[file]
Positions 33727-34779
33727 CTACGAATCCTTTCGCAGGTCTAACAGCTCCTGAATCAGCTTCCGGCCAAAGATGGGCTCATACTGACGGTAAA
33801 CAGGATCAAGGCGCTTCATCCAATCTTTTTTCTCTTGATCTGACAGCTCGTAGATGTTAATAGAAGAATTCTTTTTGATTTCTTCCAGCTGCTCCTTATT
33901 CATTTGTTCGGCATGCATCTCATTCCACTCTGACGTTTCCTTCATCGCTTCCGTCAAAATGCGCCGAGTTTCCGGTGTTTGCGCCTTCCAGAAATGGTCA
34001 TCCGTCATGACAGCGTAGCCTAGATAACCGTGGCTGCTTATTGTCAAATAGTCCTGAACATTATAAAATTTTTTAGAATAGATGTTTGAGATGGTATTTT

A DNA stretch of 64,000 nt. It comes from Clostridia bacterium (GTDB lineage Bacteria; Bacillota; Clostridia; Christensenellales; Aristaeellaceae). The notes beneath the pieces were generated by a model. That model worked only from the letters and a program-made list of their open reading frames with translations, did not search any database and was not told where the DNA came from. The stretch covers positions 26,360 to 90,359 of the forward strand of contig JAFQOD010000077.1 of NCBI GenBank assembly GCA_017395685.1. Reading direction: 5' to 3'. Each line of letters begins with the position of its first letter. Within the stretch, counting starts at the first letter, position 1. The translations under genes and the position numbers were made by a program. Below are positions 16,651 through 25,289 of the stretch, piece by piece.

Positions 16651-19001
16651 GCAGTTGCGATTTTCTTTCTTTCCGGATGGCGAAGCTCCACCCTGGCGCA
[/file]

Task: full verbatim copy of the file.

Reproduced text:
Positions 33727-34779
33727 CTACGAATCCTTTCGCAGGTCTAACAGCTCCTGAATCAGCTTCCGGCCAAAGATGGGCTCATACTGACGGTAAA
33801 CAGGATCAAGGCGCTTCATCCAATCTTTTTTCTCTTGATCTGACAGCTCGTAGATGTTAATAGAAGAATTCTTTTTGATTTCTTCCAGCTGCTCCTTATT
33901 CATTTGTTCGGCATGCATCTCATTCCACTCTGACGTTTCCTTCATCGCTTCCGTCAAAATGCGCCGAGTTTCCGGTGTTTGCGCCTTCCAGAAATGGTCA
34001 TCCGTCATGACAGCGTAGCCTAGATAACCGTGGCTGCTTATTGTCAAATAGTCCTGAACATTATAAAATTTTTTAGAATAGATGTTTGAGATGGTATTTT

A DNA stretch of 64,000 nt. It comes from Clostridia bacterium (GTDB lineage Bacteria; Bacillota; Clostridia; Christensenellales; Aristaeellaceae). The notes beneath the pieces were generated by a model. That model worked only from the letters and a program-made list of their open reading frames with translations, did not search any database and was not told where the DNA came from. The stretch covers positions 26,360 to 90,359 of the forward strand of contig JAFQOD010000077.1 of NCBI GenBank assembly GCA_017395685.1. Reading direction: 5' to 3'. Each line of letters begins with the position of its first letter. Within the stretch, counting starts at the first letter, position 1. The translations under genes and the position numbers were made by a program. Below are positions 16,651 through 25,289 of the stretch, piece by piece.

Positions 16651-19001
16651 GCAGTTGCGATTTTCTTTCTTTCCGGATGGCGAAGCTCCACCCTGGCGCA